The Bank of Japan Policy Board agreed Tuesday to maintain the central bank’s current easy monetary policy, bank officials said.
The decision was made by a majority vote of the board’s nine members; it was the fifth meeting in a row at which the policymaking board failed to reach a consensus on the issue.
The central bank is caught in a dilemma over whether to further ease its monetary policy and boost the economy or maintain it and keep the yen’s depreciation from accelerating. The BOJ’s official discount rate is already at a historic low of 0.5 percent.
The conflict over the official discount rate first arose at a policy board meeting June 12, at which two members urged the board to take an even easier stance in light of the current economic situation.
According to the minutes of that meeting, Toshiyuki Nakahara and Toshio Miki — both board members selected from the business sector — opposed a proposal by board chairman and BOJ Gov. Masaru Hayami that the central bank encourage the unsecured overnight call money rate to remain, on average, slightly below the 0.5 percent official discount rate.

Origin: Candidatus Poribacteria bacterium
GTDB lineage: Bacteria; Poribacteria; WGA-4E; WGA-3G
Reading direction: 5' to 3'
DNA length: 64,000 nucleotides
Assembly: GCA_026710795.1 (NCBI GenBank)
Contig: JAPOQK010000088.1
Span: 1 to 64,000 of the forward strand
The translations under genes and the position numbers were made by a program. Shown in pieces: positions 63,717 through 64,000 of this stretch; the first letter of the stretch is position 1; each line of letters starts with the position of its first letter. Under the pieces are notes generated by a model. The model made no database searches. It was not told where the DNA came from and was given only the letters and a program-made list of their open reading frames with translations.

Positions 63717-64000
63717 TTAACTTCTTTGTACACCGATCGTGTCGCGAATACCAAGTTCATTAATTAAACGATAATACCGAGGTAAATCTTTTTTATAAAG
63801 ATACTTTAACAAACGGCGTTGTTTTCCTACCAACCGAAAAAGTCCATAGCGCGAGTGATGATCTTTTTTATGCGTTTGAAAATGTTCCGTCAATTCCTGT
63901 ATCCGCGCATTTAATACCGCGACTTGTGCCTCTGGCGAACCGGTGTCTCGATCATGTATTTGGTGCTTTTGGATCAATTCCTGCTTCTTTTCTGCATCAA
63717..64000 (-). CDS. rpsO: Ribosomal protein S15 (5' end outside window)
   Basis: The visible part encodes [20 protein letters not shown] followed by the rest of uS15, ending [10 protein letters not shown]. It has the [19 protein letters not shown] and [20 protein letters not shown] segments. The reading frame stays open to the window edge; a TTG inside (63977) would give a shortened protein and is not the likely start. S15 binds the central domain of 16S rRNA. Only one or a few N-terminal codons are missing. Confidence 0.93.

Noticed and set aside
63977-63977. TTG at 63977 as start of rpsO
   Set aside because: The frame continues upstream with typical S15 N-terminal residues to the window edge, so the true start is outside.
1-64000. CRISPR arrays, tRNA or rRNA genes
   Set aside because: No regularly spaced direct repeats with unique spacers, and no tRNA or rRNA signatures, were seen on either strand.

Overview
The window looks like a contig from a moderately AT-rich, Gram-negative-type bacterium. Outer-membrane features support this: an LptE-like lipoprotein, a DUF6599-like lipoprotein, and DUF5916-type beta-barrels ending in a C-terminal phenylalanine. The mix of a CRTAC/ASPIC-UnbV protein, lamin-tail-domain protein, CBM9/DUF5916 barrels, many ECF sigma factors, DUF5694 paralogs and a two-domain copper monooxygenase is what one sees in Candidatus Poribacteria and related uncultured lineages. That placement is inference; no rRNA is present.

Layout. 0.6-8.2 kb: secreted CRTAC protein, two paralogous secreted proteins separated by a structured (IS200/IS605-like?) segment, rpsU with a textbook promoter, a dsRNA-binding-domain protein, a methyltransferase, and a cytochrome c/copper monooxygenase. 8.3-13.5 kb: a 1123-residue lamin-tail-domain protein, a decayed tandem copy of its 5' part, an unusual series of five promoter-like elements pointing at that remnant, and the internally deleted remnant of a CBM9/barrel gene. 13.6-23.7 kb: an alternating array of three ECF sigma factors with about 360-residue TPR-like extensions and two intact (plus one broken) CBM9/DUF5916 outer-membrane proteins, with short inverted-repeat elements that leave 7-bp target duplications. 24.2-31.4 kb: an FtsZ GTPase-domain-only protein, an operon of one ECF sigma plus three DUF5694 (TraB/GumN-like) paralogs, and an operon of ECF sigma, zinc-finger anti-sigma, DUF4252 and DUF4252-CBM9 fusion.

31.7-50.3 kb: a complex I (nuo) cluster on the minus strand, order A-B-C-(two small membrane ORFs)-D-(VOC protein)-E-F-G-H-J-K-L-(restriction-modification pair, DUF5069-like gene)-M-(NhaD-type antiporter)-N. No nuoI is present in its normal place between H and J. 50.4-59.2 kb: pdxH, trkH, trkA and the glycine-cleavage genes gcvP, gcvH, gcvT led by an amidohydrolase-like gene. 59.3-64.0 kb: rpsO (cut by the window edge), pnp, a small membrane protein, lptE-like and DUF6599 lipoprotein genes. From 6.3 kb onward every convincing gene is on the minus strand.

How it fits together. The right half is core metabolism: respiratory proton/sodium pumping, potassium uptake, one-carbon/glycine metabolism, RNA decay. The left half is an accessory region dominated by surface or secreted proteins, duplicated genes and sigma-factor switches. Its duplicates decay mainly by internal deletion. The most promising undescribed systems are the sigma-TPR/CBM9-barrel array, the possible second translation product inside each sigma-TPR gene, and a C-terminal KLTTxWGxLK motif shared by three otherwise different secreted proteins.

At that meeting and the following June 25 gathering, Nakahara put forward a proposal to establish a numerical target for the unsecured overnight call money rate by slightly easing the target to around 0.4 percent, according to the minutes.
In a time of both misinformation and too much information, quality journalism is more crucial than ever.
By subscribing, you can help us get the story right.